Wi-Max is an IP based, wireless broadband access technology that provides performance similar to 802.11/Wi-Fi networks with the coverage and QOS (quality of service) of cellular networks. Wi-Max stands from "Worldwide Interoperability for Microwave Access.
Wi-Max is a wireless digital communications system, also known as IEEE 802.16 that is intended for wireless "metropolitan area networks". Wi-Max can provide broadband wireless access (BWA) up to 30 miles (50 km) for fixed stations, and 3 - 10 miles (5 - 15 km) for mobile stations. In contrast, the Wi-Fi/802.11 wireless local area network standard is limited in most cases to only 100 - 300 feet (30 - 100m).
With Wi-MAX, Wi-Fi-like data rates are easily supported, but the issue of interference is lessened. Wi-MAX operates on both licensed and non-licensed frequencies, providing a regulated environment and viable economic model for wireless carriers.
At its heart, however, Wi-Max is a standards initiative. Its purpose is to ensure that the broadband wireless radios manufactured for customer use interoperate from vendor to vendor. The primary advantages of the Wi-Max standard are to enable the adoption of advanced radio features in a uniform fashion and reduce costs for all of the radios made by companies, who are part of the Wi-MAX Forum - a standards body formed to ensure interoperability via testing. The more recent Long Term Evolution (LTE) standard is a similar term describing a parallel technology to Wi-Max that is being developed by vendors and carriers as a counterpoint to Wi-MAX. http://www.Wi-Max.com/general/what-is-Wi-Max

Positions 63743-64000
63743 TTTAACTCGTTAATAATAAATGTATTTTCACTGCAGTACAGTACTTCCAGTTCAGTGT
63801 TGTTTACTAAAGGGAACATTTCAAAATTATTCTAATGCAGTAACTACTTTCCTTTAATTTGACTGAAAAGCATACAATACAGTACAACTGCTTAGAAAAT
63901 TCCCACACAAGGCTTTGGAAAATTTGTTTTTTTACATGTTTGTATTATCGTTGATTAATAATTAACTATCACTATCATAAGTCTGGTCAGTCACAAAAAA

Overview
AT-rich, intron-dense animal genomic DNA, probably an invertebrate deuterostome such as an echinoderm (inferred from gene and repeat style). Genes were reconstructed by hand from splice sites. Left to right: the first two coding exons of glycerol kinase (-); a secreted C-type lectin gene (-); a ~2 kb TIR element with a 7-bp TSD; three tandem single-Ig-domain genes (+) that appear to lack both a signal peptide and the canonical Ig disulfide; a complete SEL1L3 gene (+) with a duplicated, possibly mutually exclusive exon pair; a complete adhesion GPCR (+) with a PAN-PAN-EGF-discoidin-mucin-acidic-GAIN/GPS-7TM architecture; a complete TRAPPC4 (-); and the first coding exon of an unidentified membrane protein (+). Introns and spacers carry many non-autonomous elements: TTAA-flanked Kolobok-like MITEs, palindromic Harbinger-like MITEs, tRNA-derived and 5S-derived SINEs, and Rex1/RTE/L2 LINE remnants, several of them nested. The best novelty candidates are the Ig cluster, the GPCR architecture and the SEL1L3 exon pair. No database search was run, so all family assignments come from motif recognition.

In the mid 1990's, telecommunication companies developed the idea to use fixed broadband wireless networks for potential last mile solutions to provide an alternate means to deliver Internet connectivity to businesses and individuals. Their aim was to produce a network with the speed, capacity, and reliability of a hardwired network, while maintaining with the flexibility, simplicity, and low costs of a wireless network. This technology would also act as a versatile system for corporate or institutional backhaul distribution networks and would attempt to compete with the leading Internet carriers. The huge potential for this flexible, low cost network generated much attention to two types of fixed wireless broadband technologies: Local Multipoint Distribution Services (LMDS) and Multi-channel Multipoint Distribution Services (MMDS). LMDS was primarily intended to speed up and bridge Metropolitan Area Networks in larger corporations and on University campuses. MMDS was meant to provide a means for local television network distribution and for residential broadband services. However, the high costs, lack of standards, and fear of vendor lock-in prevented LMDS from taking off early on. As a result, in 1999 the Institute of Electrical and Electronics Engineers (IEEE) devised the 802.16 standard for LMDS. This standard, which was eventually released in 2001, operated on a point-to-point radio link network by means of line of sight transmissions, and had a frequency range of 10 GHz to 66 GHz. However, since this standard was modeled off of Wireless Local Area Network (WLAN) technology and had restricted capabilities, developers focused more exclusively on the 802.16 standard that functioned in the range of 2 GHz to 11 GHz. In 2001, the Wi-Max Forum was established with the agenda to market and promote the 802.16 standard. There they coined the term Wi-Max (Worldwide Interoperability for Microwave Access). In 2003 the IEEE came out with 802.16a, which transmitted data through non-line of sight radio channels to and from omni-directional antennas. Later on, in 2004, the 802.16-2004 standard was released. This standard combined the updates from the IEEE 802.16a, 802.16b, and 802.16c regulations. This broadband system extended the Wi-Max service to a 30-mile range and had the ability to disperse its network between...
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